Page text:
The first merely arrests further action by the court itself in the suit until something outside the suit has occurred; but the court does not order that it shall be done. The second, through the exercise of discretionary equity powers, affirmatively orders that someone do (or refrain from doing) some act outside the suit.
Kukulundis Shipping Co. v. Amtorg Trading Corp., 126 F.2d 978, 987 (2d Cir. 1942). Assuming arguendo that Commonwealth was precluded by state statute from obtaining specific performance of any existing arbitration agreement via a section 4 petition,3 forfeiture of its corporate charter did not preclude the corporation from asserting through section 3 the defense that the district court should not proceed in the suit because the parties had earlier agreed to arbitrate the issues involved.4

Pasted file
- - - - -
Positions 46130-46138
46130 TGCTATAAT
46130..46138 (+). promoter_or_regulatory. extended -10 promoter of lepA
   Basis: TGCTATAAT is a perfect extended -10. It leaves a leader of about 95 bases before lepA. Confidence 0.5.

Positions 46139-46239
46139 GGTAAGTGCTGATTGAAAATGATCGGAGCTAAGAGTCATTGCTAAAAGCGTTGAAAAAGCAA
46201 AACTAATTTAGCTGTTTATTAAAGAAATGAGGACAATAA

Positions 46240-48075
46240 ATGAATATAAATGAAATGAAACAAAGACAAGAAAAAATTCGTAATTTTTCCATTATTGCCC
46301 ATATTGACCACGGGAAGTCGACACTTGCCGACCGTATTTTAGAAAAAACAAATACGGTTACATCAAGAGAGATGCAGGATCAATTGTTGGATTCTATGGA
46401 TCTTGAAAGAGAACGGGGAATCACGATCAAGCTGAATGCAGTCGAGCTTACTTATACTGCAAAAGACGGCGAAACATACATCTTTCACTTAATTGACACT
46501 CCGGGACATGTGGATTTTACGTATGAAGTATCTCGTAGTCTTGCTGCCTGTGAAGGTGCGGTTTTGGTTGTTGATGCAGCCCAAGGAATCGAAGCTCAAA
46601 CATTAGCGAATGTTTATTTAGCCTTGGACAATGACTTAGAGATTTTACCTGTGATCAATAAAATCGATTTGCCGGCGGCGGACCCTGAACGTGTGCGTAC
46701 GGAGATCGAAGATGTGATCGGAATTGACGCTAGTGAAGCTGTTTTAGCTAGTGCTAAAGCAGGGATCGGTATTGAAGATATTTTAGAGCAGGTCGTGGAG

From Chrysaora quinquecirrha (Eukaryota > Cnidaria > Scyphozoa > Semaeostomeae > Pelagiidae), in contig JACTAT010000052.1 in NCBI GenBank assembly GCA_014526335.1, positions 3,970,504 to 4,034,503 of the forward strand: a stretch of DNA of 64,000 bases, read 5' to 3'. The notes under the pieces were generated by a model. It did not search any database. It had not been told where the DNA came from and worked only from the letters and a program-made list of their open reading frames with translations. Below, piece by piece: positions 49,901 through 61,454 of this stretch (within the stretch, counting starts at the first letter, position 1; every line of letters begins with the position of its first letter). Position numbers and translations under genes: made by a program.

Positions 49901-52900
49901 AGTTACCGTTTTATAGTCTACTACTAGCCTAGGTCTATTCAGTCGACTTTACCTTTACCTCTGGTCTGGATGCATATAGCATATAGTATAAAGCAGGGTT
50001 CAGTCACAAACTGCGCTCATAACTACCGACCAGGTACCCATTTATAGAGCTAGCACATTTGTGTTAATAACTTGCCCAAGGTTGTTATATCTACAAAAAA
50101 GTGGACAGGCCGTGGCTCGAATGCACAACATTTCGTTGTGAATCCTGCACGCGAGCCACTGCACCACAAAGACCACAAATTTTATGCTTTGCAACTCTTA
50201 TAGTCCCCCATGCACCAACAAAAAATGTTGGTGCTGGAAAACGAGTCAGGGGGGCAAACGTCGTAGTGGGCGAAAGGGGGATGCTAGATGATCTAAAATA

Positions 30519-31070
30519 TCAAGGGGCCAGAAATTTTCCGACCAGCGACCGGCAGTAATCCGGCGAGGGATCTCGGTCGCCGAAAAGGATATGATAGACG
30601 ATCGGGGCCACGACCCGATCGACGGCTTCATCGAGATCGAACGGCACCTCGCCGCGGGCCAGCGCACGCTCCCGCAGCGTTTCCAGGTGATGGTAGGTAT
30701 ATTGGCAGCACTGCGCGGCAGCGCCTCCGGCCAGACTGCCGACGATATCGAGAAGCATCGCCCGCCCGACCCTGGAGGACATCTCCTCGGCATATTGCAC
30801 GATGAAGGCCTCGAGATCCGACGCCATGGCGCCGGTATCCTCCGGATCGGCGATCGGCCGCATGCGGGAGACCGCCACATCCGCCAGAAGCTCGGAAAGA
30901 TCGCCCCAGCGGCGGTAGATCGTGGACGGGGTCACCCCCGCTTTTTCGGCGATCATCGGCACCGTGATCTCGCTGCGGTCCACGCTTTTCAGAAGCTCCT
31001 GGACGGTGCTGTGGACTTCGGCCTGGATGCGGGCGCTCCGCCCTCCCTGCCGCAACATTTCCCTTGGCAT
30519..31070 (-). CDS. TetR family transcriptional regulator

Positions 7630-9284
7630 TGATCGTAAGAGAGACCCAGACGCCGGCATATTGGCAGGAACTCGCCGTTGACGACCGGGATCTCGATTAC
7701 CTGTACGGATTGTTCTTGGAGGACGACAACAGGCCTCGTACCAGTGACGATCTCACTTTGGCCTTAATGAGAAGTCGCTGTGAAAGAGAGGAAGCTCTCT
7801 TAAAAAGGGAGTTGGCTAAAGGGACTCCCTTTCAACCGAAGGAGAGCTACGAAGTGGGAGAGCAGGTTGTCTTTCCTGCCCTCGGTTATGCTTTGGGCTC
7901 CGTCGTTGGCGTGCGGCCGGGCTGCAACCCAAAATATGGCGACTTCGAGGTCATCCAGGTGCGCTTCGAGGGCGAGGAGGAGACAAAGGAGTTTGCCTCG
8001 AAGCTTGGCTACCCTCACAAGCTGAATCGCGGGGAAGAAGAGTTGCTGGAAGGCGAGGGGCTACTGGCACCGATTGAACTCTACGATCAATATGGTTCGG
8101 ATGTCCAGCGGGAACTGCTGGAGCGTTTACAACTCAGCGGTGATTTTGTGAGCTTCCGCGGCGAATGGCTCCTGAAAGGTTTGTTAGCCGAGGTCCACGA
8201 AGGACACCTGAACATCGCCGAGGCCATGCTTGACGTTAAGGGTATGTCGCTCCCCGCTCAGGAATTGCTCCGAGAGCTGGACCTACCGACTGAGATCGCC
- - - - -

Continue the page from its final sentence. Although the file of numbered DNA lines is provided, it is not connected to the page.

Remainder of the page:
At last, we reach the central question in this case: whether the district court erred in denying Commonwealth's motion to stay its proceedings pursuant to section 3 of the Arbitration Act. The answer rests solely on whether the parties agreed in writing to arbitration, as Midwest does not dispute that if there was an arbitration agreement, the breach of contract issues in the suit would fall within its scope.
The subcontract between Midwest and Commonwealth provided that:
All claims, disputes and other matters in question arising out of, or relating to, this Subcontract, or the breach thereof, shall be decided by arbitration, which shall be conducted in the same manner and under the same procedure as provided in the Contract Documents with respect to disputes between the Owner and Contractor, except that a Decision by the Architect shall not be a condition precedent to arbitration.